In Beijing, Annice Lyn knew she had to be prepared mentally as well as physically. Having covered the Summer Games in Tokyo last year, she learned that covering the Olympics takes a lot out of a photographer.
Apart from having the strength to lug around 21 kilograms of gear on long walks and “a lot of stairs” on 14- to 18-hour days, the former Malaysian national figure skater made sure to tap into self-discipline for this year’s shot at the Winter Olympics. At night in her hotel room, she resisted the urge to crawl under the sheets and give in to sleep. Instead, she checked her gear, did her backups and charged everything so that “when you wake up, your equipment is equally as recharged as you are”.
The photographer ended her days at 2am and woke up at 6pm for the hour-and-a-half morning bus ride to the venue. Every minute was important so strategic planning was key: reply to emails in the first 30 minutes, check on family in the next, and study her schedule in the remaining time. There were more bus rides of one to two hours in between venues throughout the day. And on the ride back to her hotel, she dedicated 45 minutes to start backups and the rest of the time to sleep. Then, she did it all over again.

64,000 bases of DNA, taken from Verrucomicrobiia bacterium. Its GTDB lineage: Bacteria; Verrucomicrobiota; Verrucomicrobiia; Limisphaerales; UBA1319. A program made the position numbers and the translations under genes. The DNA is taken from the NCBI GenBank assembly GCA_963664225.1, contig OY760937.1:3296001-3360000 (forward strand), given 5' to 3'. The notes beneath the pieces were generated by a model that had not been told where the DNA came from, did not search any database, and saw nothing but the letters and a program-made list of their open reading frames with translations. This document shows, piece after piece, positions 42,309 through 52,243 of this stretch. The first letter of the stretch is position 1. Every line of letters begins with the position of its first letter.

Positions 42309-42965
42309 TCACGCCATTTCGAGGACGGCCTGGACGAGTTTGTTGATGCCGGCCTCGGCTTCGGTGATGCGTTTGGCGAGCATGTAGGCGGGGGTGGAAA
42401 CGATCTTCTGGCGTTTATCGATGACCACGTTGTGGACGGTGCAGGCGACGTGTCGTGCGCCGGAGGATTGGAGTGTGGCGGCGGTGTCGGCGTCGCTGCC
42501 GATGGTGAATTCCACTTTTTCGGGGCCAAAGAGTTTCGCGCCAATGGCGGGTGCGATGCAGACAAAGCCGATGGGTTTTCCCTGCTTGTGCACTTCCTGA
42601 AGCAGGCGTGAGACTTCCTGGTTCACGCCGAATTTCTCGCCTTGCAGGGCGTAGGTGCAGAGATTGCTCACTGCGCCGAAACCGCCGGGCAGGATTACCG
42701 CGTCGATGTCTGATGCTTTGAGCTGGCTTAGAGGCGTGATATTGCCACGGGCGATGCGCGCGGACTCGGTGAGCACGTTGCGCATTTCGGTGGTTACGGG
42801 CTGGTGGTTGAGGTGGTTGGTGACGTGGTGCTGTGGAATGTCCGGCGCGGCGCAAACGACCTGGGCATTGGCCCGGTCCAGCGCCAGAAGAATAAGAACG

Picking up on a different energy
Annice Lyn took time out to speak to Tatler one Thursday morning as she was still at the Beijing Winter Olympics, calling from one of the tables in the main media centre—a.k.a. the MMC, which she describes as a safe haven for photographers and editors, and which is equipped with a camera station (in case you need help with equipment), food and a robust internet connection that allow people to get things done.